Father Tony Van Hee, a 55-year-old Jesuit priest from the Guelph Spirituality Centre, heaved a sigh of relief when the proposed abortion law, Bill C-43 was defeated in the Senate on January 31, 1991.


Father Van Hee has kept a prayer and fasting vigil on Parliament Hill for the last year-and-a-half (since September 1989) except for a break of three months each summer and three weeks each Christmas.

He did this to focus public and political attention on the fact that no law exists in Canada to protect the unborn child.

His aim (and that of all pro-lifers) is to obtain a pro-life law as soon as possible, even though he thinks it may take a few years.

If Bill C-43 had passed, efforts to obtain a pro-life law would have been more difficult because it would have legalized abortion on demand and been very difficult to change, he believes.

His quiet presence on Parliament Hill may soon be coming to an end, however.  On January 27, his Jesuit superiors wrote him a letter stating that he will likely be recalled to Guelph now that Bill C-43 has been defeated.  Their final decision will be made in March.

Until then, Father Van Hee will keep his vigil every weekday from 9:00 a.m. until 3:00 p.m.  He moved from the Senate, where he had been stationed to the House of Commons when it resumed sitting on February 18.

Father Van Hee’s apostolate to the pro-life cause is deeply spiritual.  He sees the struggle against abortion as one of good against evil.  Before he began his fast, he had participated in Operation Rescue because of its spiritual aspects.  He’d like to continue working in some way in the apostolate of the pro-life cause, guided by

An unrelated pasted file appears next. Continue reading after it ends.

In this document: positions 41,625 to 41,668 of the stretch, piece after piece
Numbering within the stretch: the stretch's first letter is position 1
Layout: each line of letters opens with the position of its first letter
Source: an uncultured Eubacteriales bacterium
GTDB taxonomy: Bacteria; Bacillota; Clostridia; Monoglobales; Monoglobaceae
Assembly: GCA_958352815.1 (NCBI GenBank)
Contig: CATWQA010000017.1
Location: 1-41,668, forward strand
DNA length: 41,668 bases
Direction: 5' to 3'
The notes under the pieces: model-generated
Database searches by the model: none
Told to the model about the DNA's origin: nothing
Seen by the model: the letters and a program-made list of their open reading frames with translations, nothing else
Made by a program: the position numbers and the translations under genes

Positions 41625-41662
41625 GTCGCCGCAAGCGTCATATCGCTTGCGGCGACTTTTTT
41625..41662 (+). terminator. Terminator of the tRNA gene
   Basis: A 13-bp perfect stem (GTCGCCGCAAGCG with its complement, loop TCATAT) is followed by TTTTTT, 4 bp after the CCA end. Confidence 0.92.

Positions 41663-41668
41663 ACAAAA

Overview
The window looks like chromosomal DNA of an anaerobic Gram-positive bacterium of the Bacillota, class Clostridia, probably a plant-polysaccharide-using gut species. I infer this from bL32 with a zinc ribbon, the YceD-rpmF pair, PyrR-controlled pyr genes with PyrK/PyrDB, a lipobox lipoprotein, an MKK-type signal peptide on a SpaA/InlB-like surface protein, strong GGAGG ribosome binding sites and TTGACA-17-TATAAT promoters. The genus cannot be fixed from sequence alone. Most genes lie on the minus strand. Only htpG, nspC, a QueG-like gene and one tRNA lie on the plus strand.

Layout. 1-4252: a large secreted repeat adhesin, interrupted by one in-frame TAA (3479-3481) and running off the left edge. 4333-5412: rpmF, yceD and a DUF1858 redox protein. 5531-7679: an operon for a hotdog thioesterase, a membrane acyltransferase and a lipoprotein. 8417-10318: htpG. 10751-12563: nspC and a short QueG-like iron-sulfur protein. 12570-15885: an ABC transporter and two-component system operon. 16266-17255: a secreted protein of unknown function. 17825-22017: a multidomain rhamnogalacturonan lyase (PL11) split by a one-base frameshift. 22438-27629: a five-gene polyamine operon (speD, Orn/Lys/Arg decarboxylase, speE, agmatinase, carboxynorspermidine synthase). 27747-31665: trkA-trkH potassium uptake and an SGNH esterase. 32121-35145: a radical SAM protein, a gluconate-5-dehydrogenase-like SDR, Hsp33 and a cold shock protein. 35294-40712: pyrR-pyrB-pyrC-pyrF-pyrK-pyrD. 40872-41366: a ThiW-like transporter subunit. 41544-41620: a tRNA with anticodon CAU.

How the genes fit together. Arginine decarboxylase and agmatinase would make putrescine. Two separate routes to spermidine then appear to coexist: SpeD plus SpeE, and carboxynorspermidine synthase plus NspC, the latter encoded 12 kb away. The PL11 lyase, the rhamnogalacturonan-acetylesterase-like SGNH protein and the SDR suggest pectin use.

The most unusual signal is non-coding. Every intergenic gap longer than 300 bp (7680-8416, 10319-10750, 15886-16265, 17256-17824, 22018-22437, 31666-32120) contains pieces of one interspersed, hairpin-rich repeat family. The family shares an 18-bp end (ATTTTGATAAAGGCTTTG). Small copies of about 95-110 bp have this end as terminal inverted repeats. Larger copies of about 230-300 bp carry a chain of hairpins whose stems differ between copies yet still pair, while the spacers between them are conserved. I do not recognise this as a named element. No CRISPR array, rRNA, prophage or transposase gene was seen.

God and by the decision of his superiors.


He sees abortion as a symptom of materialism and selfishness in the world and says the gospel teachings of prayer, penance and fasting are essential to change the minds and hearts of so many people who are indifferent to the holocaust of the unborn.  His own prayerful presence on Parliament Hill has set a fine example of the importance of the spiritual struggle against abortion.  His physical presence, in all sorts of weather, attests to his fortitude and fidelity in supporting the pro-life cause.

But he’s a humble priest and he doesn’t ask others to do what he does.  If people wish to join in the spirit of the fast, he suggests that Lent is a good time to begin.  Give up lunch one or more times a week or give up a treat and  fond more time for prayer, however small, whether at home, at work or even on the way to work, he says.

Father Van Hee makes no mention of his own prayerful part in the defeat of Bill C-43, but surely the good Lord must have seen and heard his prayers.  Typically, he says, “Pro-lifers worked and prayed very hard over this bill and their efforts should be applauded.”

And so should his.

Easter Blessings, Father Van Hee.